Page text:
GameStop has removed an NFT from its marketplace that clearly resembles the “Falling Man” photograph taken during the 9/11 terrorist attacks on the World Trade Center.
The “tasteless” NFT features an astronaut falling in the same pose and with the same background as that of the picture taken by the Associated Press (AP) photographer Richard Drew on September 11, 2001.
But after it was flagged by internet sleuths and received some attention online, GameStop announced that the NFT has been taken out “entirely” from the marketplace and they had revoked the artist’s ability to mint any future NFTs.
This user already has their minting power removed from their account and we have been in direct communication with the creator regarding these actions,” GameStop responds to outrage over NFT.
A screenshot of a direct messaging conversation between GameStop and a Twitter user shows the person highlighting the issue: “Please don’t let people profit off of a tragedy like that. It’s tasteless and gross.” GameStopNFT replied by saying it “will be removed from our marketplace entirely.”
Found on Reddit: pic.twitter.com/zKycvmz67R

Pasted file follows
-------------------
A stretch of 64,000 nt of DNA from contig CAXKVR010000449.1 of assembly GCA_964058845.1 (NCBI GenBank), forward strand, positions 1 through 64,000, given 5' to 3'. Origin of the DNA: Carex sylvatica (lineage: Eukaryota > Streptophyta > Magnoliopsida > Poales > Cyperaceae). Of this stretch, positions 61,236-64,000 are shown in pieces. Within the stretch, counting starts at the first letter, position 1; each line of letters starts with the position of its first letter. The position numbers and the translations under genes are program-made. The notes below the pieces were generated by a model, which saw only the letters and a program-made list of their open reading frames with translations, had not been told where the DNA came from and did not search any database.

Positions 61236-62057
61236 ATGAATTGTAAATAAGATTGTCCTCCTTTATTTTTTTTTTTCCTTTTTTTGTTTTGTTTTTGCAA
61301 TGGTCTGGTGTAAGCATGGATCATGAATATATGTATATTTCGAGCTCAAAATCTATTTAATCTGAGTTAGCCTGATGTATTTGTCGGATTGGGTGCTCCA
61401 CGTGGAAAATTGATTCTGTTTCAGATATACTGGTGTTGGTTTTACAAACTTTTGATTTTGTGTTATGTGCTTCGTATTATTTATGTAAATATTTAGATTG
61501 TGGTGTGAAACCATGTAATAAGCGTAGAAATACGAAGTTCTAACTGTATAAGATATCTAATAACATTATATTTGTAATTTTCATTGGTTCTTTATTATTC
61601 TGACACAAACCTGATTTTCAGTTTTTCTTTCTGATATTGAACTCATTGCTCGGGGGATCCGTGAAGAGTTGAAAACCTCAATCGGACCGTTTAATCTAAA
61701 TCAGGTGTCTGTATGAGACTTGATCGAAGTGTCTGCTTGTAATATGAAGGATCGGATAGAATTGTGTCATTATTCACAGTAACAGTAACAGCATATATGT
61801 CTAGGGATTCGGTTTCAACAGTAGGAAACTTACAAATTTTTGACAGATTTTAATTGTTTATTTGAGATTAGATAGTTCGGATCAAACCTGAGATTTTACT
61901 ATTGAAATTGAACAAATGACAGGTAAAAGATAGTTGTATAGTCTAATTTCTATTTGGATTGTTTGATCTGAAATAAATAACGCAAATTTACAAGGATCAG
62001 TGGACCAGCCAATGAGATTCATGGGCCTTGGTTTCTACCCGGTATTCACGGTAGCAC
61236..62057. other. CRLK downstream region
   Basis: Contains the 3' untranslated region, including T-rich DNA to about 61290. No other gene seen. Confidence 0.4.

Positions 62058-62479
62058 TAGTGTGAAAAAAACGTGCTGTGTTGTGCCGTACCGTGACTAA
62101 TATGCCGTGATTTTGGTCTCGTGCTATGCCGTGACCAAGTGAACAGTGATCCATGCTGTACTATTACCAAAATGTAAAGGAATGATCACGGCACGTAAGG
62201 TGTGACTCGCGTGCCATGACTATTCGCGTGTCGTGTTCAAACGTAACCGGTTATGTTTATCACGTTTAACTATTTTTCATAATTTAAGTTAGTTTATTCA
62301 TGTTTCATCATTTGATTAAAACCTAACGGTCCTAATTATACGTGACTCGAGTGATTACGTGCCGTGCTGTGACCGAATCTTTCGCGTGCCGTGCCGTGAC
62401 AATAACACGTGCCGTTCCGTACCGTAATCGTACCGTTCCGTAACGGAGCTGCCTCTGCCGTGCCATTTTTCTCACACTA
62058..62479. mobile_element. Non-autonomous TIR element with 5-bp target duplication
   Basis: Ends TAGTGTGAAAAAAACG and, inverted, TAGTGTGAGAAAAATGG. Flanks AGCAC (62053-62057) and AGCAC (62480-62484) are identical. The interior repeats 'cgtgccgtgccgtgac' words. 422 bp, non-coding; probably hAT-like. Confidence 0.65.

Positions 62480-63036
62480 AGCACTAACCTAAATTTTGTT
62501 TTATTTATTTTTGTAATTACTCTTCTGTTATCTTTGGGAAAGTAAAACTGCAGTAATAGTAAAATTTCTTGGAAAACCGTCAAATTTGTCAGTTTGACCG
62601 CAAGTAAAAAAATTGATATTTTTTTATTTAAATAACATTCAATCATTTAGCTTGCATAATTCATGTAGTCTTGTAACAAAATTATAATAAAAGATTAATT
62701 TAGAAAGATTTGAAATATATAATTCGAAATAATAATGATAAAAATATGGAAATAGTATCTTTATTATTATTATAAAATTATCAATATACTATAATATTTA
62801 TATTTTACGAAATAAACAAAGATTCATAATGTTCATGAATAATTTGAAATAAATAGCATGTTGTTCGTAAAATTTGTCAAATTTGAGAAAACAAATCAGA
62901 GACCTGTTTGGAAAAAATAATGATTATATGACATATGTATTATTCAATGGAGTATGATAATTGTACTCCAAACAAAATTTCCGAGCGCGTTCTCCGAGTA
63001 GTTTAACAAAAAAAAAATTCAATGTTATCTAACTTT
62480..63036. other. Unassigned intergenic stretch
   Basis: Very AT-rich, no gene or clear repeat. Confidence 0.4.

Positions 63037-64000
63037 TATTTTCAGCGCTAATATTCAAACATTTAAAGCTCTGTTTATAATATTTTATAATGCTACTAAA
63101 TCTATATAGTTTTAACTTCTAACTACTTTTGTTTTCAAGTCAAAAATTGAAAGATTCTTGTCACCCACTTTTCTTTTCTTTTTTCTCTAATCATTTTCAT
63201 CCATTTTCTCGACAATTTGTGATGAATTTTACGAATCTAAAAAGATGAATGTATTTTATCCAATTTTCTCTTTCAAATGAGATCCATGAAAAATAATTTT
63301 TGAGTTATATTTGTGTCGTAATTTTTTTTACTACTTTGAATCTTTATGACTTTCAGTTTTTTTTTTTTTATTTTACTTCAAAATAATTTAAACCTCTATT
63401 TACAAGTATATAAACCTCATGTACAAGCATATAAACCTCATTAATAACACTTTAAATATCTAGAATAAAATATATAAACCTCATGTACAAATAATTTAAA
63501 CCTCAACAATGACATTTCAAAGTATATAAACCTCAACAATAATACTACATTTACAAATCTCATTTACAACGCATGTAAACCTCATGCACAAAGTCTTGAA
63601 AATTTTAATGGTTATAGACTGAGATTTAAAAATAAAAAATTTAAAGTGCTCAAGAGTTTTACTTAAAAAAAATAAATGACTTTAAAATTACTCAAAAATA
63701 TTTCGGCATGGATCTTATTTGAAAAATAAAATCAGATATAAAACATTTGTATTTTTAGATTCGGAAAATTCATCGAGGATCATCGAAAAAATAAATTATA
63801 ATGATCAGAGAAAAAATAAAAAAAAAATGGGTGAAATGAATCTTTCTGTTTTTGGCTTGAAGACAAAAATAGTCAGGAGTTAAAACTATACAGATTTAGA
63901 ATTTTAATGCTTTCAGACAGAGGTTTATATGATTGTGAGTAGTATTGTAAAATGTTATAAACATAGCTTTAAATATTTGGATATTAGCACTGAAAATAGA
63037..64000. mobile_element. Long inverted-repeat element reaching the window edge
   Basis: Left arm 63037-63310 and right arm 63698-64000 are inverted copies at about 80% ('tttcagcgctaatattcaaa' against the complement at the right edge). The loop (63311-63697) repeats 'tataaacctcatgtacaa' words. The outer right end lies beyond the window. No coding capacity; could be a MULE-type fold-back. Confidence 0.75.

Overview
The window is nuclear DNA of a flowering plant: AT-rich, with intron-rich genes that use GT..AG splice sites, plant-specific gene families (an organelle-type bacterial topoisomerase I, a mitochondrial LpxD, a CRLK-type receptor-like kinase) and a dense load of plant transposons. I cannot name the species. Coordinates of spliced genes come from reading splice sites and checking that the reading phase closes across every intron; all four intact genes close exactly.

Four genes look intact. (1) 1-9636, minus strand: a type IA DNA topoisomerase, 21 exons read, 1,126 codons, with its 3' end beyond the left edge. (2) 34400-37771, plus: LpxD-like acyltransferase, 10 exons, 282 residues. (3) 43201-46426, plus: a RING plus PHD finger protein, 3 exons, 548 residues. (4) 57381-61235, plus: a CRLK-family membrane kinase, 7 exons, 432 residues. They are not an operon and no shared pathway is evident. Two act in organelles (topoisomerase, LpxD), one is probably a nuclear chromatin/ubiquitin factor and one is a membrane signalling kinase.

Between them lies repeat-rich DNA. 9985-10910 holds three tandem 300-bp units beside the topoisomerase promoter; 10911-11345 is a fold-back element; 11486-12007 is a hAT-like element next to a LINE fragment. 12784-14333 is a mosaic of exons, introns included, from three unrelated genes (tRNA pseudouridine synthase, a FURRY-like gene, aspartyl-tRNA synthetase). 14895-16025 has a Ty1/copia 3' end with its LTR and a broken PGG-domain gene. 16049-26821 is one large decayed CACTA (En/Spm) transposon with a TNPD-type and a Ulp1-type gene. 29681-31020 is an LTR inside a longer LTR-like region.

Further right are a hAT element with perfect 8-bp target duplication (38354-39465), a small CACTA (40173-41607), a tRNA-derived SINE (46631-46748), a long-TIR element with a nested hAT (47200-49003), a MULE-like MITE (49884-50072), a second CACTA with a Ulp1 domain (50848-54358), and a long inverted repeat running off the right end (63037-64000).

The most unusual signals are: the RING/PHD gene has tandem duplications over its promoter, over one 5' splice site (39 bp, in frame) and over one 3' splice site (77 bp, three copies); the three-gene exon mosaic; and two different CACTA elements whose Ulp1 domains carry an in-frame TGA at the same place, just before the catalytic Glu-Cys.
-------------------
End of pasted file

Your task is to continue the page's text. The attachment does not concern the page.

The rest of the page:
— Wandering Stranger (@WanderingStrngr) July 23, 2022
The NFT was reportedly minted 25 times and originally sold for . 65 ETH ($990), although the price was later dropped to . 029 ETH ($46).
Gizmodo reports that the NFT has been on sale for nearly two weeks with the image even appearing on Google if searchers typed in “GameStop.”
GameStop takes a 2. 25 percent cut from each NFT sale. At least eight people bought the artwork before it was taken down, those who did buy it will not be able to sell it but can still transfer it between wallets.
GameStop first entered the NFT market in May, but it only launched its beta marketplace this month. Before users can create an NFT through the company, they must be “approved”.
The Falling Man Photograph
AP photographer Richard Drew took the horrifying image of an anonymous man jumping to his death after he was trapped on the upper floors of the North Tower on 9/11.
Media that ran the image were heavily criticized upon publication. It was included on page seven of the New York Times on September 12, 2001. The photo is still renowned and many people praise it as a masterpiece.